I’ve a book that tells you how,
And start a stamp collection,
Well, no use in trying now.

Cause since I found I’m average,
I’m just smart enough to see,
It means there’s nothing special,
That I should expect of me.

Nobody ever sees me,
Because I’m in between,
Those two standard deviations,
On each side of the mean.

I’m part of the majority,
That “hump” part of the bell,
Who spends his life unnoticed,
In an “average” kind of hell.

It Is This Simple

We know there are problems. We know there are solutions. And we know that one size does not fit all. We know “Our problems are manmade; therefore, they can be solved by man.” JFK

So improving education is simple (not easy) when you follow John F. Kennedy’s guidelines:

  • Do an appraisal of the entire range of educational problems (which we have);
  • Apply a selective (not “competitive”) application of Federal aid – aimed at strengthening, the independence of existing school systems AND aimed at meeting our most urgent identified education problems and objectives;
  • Use existing laws more effectively.

We know there are pockets of educationally-deprived children. We know we can do better – all of US.

Parents – President Reagan’s Commission on Excellence in Education spoke to you.

B-P4TBDIEAAVPWv.jpg_largeStudents – “Because in each of us there is a private hope and dream which, fulfilled, can be translated into benefit for everyone and greater strength for our Nation,” President Kennedy wanted you to be educated to the limits of your potential and understood that it would require smaller class sizes and adequate facilities.

Teachers – JFK felt “our immediate concern should be to afford [you] every possible opportunity to improve [your] professional skills and [your] command of the subjects [you] teach.” He believedteachers would profit from a full year of full-time study in their subject-matter fields.” And he proposed the government fund that effort targeted at the fields of study identified through “the appraisal.”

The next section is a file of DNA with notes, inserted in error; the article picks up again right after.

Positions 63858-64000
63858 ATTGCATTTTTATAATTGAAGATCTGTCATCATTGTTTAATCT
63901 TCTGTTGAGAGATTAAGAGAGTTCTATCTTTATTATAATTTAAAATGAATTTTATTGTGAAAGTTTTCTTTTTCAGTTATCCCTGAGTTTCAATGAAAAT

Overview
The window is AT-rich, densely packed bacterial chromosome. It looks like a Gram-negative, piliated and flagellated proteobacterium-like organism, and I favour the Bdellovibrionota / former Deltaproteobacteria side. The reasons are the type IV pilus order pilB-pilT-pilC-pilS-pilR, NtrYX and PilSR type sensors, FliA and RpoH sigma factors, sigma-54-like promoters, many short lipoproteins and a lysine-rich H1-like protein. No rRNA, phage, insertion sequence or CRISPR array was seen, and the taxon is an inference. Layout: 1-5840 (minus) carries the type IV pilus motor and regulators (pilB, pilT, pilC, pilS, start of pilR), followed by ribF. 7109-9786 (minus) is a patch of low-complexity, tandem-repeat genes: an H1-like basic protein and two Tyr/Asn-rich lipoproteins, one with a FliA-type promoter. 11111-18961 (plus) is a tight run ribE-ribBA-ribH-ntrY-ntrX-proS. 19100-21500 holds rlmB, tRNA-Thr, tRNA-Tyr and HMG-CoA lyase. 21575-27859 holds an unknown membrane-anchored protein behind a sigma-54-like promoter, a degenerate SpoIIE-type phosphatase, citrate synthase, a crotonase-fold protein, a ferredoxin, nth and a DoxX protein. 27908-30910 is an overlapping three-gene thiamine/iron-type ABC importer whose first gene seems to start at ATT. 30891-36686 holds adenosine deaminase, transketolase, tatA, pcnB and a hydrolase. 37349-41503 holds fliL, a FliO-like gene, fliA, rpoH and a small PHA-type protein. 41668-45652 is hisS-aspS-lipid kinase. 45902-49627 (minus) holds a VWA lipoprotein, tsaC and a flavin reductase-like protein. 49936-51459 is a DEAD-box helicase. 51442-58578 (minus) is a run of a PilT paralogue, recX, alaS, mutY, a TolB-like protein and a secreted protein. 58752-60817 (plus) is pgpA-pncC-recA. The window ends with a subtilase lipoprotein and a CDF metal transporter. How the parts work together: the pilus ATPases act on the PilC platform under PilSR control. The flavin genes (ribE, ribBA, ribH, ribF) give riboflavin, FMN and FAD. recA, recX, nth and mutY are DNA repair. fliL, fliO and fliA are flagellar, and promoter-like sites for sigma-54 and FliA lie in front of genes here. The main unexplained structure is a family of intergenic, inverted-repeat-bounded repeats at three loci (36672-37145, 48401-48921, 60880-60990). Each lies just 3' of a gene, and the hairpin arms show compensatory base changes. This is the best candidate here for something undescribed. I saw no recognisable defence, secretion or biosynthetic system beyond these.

Communities – You want results but you won’t get them by sitting back and telling others what to do. What will you do? Do you understand your role?

LeadersLead in the right direction, the way defined by the people, or get out of the way!

We must set the right goals and “Let us keep our eye steadily on the whole system.” Thomas Jefferson

It is that simple — for starters. It isn’t the easiest road to travel, but, it is simple to get started because it a road that has been traveled before.

"We all cherish our children's futures. And we are all mortal."

“We all cherish our children’s futures. And we are all mortal.”

 

 

In a Word – Expectations

Standards are “things” we decide and use in comparative evaluations. Having expectations is not the same as setting standards.

And to make the right decisions about education reform, we must consider the words of reform for the wizards of the written word would have the public once again believing their propaganda. To be clear, it is standards-based education reforms that we have been witness to and victims of for the last two decades.

The use of the word “standards” is being periodically replaced in documents and in talking points by the word “expectations.”

An expectation is a belief that something will happen. It is not a thing. It is a human emotion, an idea with the potential to convey confidence in another person’s ability to succeed.

“High expectations” cannot simply be set down on paper for others to read and follow; they need to be felt. When students feel someone believes in their abilities and capacity to learn, they grow and “reach higher.” High expectations “work” because the student feels supported in their efforts.

Reaching for goals, together.

Reaching for goals, together.

So as the last two decades of “reform” of public schools has dragged on, little real change has been accomplished compared to the 70’s and 80’s — gaps in learning persist and schools in many areas have re-segregated themselves to the point where we must revisit the issue of separate but unequal.

And as we do, we should take more than a little time to consider the ideas of Rhona S. Weinstein in Reaching Higher: The Power of Expectations in Schooling. As she explains, “Change has not been dramatic because we have yet to address the deeply institutionalized roots of expectancy processes in schooling and we have failed to equip teachers and principals with the knowledge, resources, and support to teach all children in ways that help them reach their full potentials.…Suffice it to say that until unbiased instruction is provided to children — resulting in equal exposure to challenging material, equal opportunity to respond and demonstrate knowledge, equally nurturing relationships, and the absence of discriminatory labels and barriers to accomplishment —one cannot fully rule out environmental explanations for the achievement gaps that are documented.

We should use the power of expectations in our classrooms and communities.

This isn’t saying that all children need a set curriculum for “…the danger of a common curriculum and common method is that the individual differences of children (in learning style, pace of learning, and interests) are likely disregarded, ultimately leading to greater rates of school failure.”

This is about developing a school culture — an atmosphere —where the principal, counselors, and teachers have a deep-seated belief that every student is capable of being educated to the limits of his or her talents. And that belief is expressed through words and actions that set the expectations for the student. If they feel they can, they can.